First Appeared in The Music Box, March 2005, Volume 12, #3
Written by T.J. Simon
Linda Kasabian was the star witness for the U.S. Government at Charles Mansonís murder trial. As Mansonís getaway driver, her 18 days of testimony for the prosecution is largely responsible for the fact that the deranged cult leader remains, to this day, behind bars. Fortunately, the Britpop band adopting Kasabian as its moniker is not a tribute to Manson or his turncoat chauffeur. Instead, the quartet from Leicester, England presents a different kind of walk down memory lane on its enjoyable, but derivative, self-titled debut.
Kasabianís synth-heavy "rock music for dancing" sound recalls 15-year-old British exports such as Happy Mondays and Primal Scream, and when the band finds its groove, itís hard not to feel transported back to the sounds of the Lightening Seeds (Reason Is Treason) and The Soup Dragons (Running Battle). Nevertheless, Kasabianís brand of old-fashioned new wave also draws upon a plethora of modern hip-hop elements, including the cool drum loops that underscore its homage to Lo Fidelity All Stars (Processed Beats) and the rapped vocals of Butcher Blues. Elsewhere, Radiohead-like electronic noises adorn the eponymous collectionís stand-out track I.D. as well as the albumís opener Club Foot. Unfortunately, the effort falls apart during its latter half. Test Transmission continues with the cool beats, but its dumb lyrics and simplistic rhymes quickly wear thin. In addition, the chaotic opening of Pinch Roller lasts far too long, and by the time its melody is revealed, itís difficult to get excited about it. Even more annoying is the fact that Kasabian buried a "hidden track" after a good bit of silence on the final cut, which is without a doubt the worst manner in which to hide a song and conclude an outing. Ĺ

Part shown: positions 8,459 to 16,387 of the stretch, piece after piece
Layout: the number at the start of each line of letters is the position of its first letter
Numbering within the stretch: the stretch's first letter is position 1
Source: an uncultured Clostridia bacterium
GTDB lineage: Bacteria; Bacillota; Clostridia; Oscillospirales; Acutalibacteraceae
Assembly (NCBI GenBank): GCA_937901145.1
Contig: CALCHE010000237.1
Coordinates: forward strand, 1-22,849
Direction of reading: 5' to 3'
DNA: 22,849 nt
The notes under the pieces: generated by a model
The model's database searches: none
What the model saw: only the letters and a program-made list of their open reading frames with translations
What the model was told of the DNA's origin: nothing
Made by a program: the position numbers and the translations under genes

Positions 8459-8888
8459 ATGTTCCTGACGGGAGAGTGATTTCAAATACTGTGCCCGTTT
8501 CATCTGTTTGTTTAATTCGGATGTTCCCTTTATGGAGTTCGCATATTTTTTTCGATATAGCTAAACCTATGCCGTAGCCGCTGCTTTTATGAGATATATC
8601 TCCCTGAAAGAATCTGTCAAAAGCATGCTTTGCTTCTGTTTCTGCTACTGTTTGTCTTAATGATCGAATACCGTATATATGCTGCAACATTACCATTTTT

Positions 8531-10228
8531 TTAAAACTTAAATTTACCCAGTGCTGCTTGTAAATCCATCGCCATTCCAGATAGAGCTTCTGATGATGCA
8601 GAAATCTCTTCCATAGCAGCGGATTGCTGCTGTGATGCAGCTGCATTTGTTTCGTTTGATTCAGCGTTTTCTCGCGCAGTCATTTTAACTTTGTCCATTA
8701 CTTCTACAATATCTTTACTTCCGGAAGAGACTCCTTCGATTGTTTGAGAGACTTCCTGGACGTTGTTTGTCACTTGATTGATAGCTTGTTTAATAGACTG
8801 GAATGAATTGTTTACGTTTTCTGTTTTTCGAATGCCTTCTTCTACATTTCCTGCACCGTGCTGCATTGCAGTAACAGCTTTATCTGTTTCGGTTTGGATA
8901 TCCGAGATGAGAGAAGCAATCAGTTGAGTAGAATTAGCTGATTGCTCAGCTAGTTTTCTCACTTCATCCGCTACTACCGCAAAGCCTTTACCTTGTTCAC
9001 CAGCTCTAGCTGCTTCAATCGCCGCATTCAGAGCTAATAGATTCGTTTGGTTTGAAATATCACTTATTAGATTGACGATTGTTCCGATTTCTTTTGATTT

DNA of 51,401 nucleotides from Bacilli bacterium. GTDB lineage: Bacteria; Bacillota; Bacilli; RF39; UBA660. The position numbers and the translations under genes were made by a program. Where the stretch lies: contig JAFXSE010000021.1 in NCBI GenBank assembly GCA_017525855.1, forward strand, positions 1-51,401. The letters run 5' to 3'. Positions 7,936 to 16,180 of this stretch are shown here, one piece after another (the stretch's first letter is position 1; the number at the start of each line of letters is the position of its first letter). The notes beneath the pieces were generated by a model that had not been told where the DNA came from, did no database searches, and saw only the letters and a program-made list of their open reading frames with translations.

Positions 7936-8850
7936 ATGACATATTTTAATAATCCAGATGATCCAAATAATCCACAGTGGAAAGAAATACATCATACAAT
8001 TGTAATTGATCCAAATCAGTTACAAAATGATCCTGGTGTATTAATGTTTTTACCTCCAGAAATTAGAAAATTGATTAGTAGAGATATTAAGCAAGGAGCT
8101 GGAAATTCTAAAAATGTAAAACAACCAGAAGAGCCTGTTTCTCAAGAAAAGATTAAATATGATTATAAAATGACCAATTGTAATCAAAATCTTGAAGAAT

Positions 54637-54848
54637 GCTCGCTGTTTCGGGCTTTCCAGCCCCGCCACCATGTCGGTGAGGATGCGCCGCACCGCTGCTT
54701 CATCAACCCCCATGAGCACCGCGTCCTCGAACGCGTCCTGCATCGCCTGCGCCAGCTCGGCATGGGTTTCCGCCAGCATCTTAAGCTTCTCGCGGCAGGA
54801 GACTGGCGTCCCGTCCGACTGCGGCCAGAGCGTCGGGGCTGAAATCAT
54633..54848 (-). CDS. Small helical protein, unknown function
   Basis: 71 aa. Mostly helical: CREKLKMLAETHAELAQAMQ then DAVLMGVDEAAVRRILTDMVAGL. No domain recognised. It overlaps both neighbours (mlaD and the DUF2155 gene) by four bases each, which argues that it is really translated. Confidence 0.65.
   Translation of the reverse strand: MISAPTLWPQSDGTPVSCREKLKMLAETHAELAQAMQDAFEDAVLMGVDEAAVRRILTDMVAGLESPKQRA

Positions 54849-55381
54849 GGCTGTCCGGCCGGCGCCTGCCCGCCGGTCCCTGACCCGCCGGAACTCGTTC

Kasabian is available from Barnes & Noble.
To order, Click Here!
1 Star: Pitiful
2 Stars: Listenable
3 Stars: Respectable
4 Stars: Excellent
5 Stars: Can't Live Without It!!
Copyright © 2005 The Music Box